Bi-allelic variants in HOPS complex subunit VPS41 cause cerebellar ataxia and abnormal membrane trafficking.
AuthorsSanderson, Leslie E
Al-Muhaizea, Mohammad A
van der Linde, Herma C
Kühn, Nikolas A
Owaidah, Tarek Mustafa
Vieira, Luana Gabriela Dalla Rosa
Silveira, Tainá Regina Damaceno
Sabbagh, Raghda M
Albader, Anoud A
Binhumaid, Faisal S
Mustafa, Osama M
Aksoy, Durdane Bekar
Basak, A Nazli
Rosenfeld, Jill A
Karimiani, Ehsan Ghayoor
Meyer, Brian F
Arold, Stefan T.
Bertoli-Avella, Aida M
Barakat, Tahsin Stefan
van Ham, Tjakko J
KAUST DepartmentBiological and Environmental Sciences and Engineering (BESE) Division
Computational Bioscience Research Center (CBRC)
Structural Biology and Engineering
Permanent link to this recordhttp://hdl.handle.net/10754/668296
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AbstractMembrane trafficking is a complex, essential process in eukaryotic cells responsible for protein transport and processing. Deficiencies in vacuolar protein sorting (VPS) proteins, key regulators of trafficking, cause abnormal intracellular segregation of macromolecules and organelles and are linked to human disease. VPS proteins function as part of complexes such as the homotypic fusion and vacuole protein sorting (HOPS) tethering complex, composed of VPS11, VPS16, VPS18, VPS33A, VPS39 and VPS41. The HOPS-specific subunit VPS41 has been reported to promote viability of dopaminergic neurons in Parkinson's disease but to date has not been linked to human disease. Here, we describe five unrelated families with nine affected individuals, all carrying homozygous variants in VPS41 that we show impact protein function. All affected individuals presented with a progressive neurodevelopmental disorder consisting of cognitive impairment, cerebellar atrophy/hypoplasia, motor dysfunction with ataxia and dystonia, and nystagmus. Zebrafish disease modelling supports the involvement of VPS41 dysfunction in the disorder, indicating lysosomal dysregulation throughout the brain and providing support for cerebellar and microglial abnormalities when vps41 was mutated. This provides the first example of human disease linked to the HOPS-specific subunit VPS41 and suggests the importance of HOPS complex activity for cerebellar function.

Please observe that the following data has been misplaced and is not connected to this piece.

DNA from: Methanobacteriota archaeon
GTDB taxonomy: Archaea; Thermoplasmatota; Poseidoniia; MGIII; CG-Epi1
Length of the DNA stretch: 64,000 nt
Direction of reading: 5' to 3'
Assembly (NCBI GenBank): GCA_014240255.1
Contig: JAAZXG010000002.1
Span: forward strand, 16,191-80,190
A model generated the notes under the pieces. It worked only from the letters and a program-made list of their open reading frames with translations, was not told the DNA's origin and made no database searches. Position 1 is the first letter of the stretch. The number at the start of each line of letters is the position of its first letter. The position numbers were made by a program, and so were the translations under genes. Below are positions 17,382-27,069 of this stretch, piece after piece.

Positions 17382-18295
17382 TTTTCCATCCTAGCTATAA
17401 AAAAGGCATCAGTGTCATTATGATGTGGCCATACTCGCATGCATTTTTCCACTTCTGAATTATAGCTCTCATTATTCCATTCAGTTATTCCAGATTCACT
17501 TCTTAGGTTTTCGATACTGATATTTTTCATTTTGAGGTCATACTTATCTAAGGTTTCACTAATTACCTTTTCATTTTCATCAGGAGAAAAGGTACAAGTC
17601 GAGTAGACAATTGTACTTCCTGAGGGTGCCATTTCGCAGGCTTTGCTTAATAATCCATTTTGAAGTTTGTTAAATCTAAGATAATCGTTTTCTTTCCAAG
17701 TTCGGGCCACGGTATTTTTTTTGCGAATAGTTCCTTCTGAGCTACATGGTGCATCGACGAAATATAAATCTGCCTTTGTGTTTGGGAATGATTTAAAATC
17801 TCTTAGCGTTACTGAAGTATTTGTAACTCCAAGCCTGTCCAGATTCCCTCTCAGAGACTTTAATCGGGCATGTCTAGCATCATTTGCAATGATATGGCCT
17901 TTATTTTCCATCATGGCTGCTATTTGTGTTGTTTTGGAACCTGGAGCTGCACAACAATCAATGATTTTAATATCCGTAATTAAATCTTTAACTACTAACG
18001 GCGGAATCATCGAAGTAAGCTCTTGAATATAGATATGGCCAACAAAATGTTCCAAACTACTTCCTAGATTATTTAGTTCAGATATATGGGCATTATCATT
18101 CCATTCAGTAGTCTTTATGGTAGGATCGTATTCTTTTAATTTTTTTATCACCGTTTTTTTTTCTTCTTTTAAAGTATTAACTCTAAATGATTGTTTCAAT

CitationSanderson, L. E., Lanko, K., Alsagob, M., Almass, R., Al-Ahmadi, N., Najafi, M., … Perenthaler, E. (2021). Bi-allelic variants in HOPS complex subunit VPS41 cause cerebellar ataxia and abnormal membrane trafficking. Brain. doi:10.1093/brain/awaa459
SponsorsWe are grateful to the families for their participation. We thank the Saudi Human Genome Program, Core Facilities, and Purchasing Departments at King Faisal Specialist Hospital and Research Center (KFSHRC) and special thanks to Mr Faisal Al-Otaibi for quickly handling our orders and requests. Wim Quint and Kirke Tadema (Erasmus MC) are acknowledged for their expertise in OKR analysis.
PublisherOxford University Press (OUP)
JournalBrain : a journal of neurology
Except where otherwise noted, this item's license is described as This is an Open Access article distributed under the terms of the Creative Commons Attribution Non-Commercial License which permits non-commercial re-use, distribution, and reproduction in any medium, provided the original work is properly cited.
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